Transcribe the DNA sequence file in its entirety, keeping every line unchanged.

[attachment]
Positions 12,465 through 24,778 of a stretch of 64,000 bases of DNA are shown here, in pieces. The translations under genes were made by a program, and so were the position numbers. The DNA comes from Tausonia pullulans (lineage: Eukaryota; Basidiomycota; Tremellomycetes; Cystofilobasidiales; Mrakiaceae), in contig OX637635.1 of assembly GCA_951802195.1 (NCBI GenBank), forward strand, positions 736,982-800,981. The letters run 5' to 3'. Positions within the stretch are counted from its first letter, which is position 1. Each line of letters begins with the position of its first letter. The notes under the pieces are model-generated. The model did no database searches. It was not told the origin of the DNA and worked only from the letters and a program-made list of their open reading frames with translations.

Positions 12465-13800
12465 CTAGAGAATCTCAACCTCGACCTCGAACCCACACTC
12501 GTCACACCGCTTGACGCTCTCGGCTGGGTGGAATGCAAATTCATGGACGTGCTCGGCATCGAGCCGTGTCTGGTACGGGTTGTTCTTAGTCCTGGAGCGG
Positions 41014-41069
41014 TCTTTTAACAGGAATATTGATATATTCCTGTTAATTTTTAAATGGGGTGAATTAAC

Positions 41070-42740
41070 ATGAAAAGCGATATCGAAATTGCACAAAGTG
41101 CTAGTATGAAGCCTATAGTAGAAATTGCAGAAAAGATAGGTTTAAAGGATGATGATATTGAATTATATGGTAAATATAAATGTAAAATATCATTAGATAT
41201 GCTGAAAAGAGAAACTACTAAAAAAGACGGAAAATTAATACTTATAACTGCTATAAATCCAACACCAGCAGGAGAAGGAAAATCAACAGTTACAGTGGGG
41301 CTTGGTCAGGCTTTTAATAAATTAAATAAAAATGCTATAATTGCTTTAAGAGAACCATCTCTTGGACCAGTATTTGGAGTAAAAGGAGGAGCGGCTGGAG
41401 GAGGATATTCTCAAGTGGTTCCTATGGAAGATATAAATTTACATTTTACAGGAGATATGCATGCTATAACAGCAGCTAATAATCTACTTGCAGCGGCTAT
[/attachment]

Positions 12,465 through 24,778 of a stretch of 64,000 bases of DNA are shown here, in pieces. The translations under genes were made by a program, and so were the position numbers. The DNA comes from Tausonia pullulans (lineage: Eukaryota; Basidiomycota; Tremellomycetes; Cystofilobasidiales; Mrakiaceae), in contig OX637635.1 of assembly GCA_951802195.1 (NCBI GenBank), forward strand, positions 736,982-800,981. The letters run 5' to 3'. Positions within the stretch are counted from its first letter, which is position 1. Each line of letters begins with the position of its first letter. The notes under the pieces are model-generated. The model did no database searches. It was not told the origin of the DNA and worked only from the letters and a program-made list of their open reading frames with translations.

Positions 12465-13800
12465 CTAGAGAATCTCAACCTCGACCTCGAACCCACACTC
12501 GTCACACCGCTTGACGCTCTCGGCTGGGTGGAATGCAAATTCATGGACGTGCTCGGCATCGAGCCGTGTCTGGTACGGGTTGTTCTTAGTCCTGGAGCGG
Positions 41014-41069
41014 TCTTTTAACAGGAATATTGATATATTCCTGTTAATTTTTAAATGGGGTGAATTAAC

Positions 41070-42740
41070 ATGAAAAGCGATATCGAAATTGCACAAAGTG
41101 CTAGTATGAAGCCTATAGTAGAAATTGCAGAAAAGATAGGTTTAAAGGATGATGATATTGAATTATATGGTAAATATAAATGTAAAATATCATTAGATAT
41201 GCTGAAAAGAGAAACTACTAAAAAAGACGGAAAATTAATACTTATAACTGCTATAAATCCAACACCAGCAGGAGAAGGAAAATCAACAGTTACAGTGGGG
41301 CTTGGTCAGGCTTTTAATAAATTAAATAAAAATGCTATAATTGCTTTAAGAGAACCATCTCTTGGACCAGTATTTGGAGTAAAAGGAGGAGCGGCTGGAG
41401 GAGGATATTCTCAAGTGGTTCCTATGGAAGATATAAATTTACATTTTACAGGAGATATGCATGCTATAACAGCAGCTAATAATCTACTTGCAGCGGCTAT